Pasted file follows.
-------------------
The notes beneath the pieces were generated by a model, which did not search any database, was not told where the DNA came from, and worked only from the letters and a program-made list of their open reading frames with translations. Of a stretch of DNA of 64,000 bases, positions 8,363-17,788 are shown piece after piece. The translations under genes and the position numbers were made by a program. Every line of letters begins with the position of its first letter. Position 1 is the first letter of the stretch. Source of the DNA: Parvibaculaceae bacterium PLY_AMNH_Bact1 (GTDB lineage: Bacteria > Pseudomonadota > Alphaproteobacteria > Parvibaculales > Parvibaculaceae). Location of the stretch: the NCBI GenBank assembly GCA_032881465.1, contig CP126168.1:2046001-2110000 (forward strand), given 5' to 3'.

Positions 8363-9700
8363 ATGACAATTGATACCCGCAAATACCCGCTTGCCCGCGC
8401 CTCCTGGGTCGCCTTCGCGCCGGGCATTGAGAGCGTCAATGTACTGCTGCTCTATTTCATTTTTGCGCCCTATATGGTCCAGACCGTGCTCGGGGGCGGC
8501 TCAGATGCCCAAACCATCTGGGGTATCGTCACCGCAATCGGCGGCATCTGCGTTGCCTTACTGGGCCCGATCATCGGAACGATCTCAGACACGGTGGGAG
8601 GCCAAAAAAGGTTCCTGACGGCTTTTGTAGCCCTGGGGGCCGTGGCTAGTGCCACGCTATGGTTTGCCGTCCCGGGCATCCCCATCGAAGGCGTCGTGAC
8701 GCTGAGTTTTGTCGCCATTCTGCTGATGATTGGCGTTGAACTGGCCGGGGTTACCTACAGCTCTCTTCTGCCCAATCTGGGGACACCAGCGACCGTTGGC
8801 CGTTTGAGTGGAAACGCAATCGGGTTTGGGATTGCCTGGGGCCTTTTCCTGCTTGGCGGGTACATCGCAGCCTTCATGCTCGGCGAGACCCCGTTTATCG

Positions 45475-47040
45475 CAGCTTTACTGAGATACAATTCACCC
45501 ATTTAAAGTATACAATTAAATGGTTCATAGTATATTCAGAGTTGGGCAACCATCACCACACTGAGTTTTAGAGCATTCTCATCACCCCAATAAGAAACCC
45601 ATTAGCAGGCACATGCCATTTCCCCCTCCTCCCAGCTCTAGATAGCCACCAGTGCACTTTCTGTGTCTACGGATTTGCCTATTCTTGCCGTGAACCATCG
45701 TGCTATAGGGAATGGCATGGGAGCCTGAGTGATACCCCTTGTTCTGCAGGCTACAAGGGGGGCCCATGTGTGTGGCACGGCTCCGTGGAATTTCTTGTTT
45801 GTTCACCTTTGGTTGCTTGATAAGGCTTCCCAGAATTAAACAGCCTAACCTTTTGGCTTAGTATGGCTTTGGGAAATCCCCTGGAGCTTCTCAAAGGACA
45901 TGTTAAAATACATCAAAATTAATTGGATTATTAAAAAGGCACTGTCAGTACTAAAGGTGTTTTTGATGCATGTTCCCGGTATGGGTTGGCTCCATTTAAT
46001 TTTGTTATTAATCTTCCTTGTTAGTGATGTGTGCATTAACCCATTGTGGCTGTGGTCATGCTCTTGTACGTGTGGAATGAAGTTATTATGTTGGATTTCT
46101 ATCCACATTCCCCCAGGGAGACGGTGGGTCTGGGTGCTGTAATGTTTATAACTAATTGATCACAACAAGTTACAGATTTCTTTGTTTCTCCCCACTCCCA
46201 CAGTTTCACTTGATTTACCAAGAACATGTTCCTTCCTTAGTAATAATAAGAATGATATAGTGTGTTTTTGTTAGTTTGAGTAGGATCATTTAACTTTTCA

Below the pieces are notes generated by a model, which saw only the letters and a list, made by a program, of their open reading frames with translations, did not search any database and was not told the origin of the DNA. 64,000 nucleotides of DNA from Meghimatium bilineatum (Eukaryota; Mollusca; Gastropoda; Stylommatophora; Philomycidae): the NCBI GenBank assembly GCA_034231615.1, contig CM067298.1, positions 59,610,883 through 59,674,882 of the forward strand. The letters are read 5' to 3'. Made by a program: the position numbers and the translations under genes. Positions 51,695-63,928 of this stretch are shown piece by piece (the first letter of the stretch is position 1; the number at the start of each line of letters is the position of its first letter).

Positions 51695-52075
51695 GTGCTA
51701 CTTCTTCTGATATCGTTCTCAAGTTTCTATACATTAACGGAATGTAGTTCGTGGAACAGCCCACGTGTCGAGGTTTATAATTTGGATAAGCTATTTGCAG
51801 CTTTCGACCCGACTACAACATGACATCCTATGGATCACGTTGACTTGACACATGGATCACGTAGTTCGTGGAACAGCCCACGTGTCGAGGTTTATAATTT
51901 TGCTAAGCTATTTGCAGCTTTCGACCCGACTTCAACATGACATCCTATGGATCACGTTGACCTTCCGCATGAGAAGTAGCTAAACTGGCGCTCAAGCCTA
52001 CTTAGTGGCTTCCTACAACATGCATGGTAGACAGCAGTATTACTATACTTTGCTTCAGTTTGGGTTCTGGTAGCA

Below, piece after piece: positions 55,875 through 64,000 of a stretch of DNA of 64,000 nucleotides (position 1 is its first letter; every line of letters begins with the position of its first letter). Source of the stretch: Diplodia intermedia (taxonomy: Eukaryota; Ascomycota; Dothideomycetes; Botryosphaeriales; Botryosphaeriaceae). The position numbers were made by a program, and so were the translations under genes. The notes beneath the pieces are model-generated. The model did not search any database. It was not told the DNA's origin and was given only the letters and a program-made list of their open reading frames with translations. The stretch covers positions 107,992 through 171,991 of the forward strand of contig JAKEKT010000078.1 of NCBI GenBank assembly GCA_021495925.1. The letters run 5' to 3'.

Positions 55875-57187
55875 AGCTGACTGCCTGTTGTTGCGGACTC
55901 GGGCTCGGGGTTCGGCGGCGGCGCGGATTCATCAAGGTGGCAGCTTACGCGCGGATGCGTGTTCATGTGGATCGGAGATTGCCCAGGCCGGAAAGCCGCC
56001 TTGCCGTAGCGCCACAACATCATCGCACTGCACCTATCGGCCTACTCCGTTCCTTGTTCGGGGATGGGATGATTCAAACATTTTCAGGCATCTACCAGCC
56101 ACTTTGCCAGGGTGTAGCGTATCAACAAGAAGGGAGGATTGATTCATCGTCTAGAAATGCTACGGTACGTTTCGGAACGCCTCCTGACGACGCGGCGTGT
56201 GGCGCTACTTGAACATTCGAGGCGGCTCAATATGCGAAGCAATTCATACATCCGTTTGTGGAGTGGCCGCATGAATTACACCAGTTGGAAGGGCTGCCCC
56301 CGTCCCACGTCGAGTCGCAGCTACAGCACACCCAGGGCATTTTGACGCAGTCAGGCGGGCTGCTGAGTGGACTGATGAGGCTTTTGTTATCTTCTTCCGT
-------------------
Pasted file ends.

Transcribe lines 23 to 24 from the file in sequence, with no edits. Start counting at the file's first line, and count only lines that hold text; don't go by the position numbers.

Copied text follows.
51801 CTTTCGACCCGACTACAACATGACATCCTATGGATCACGTTGACTTGACACATGGATCACGTAGTTCGTGGAACAGCCCACGTGTCGAGGTTTATAATTT
51901 TGCTAAGCTATTTGCAGCTTTCGACCCGACTTCAACATGACATCCTATGGATCACGTTGACCTTCCGCATGAGAAGTAGCTAAACTGGCGCTCAAGCCTA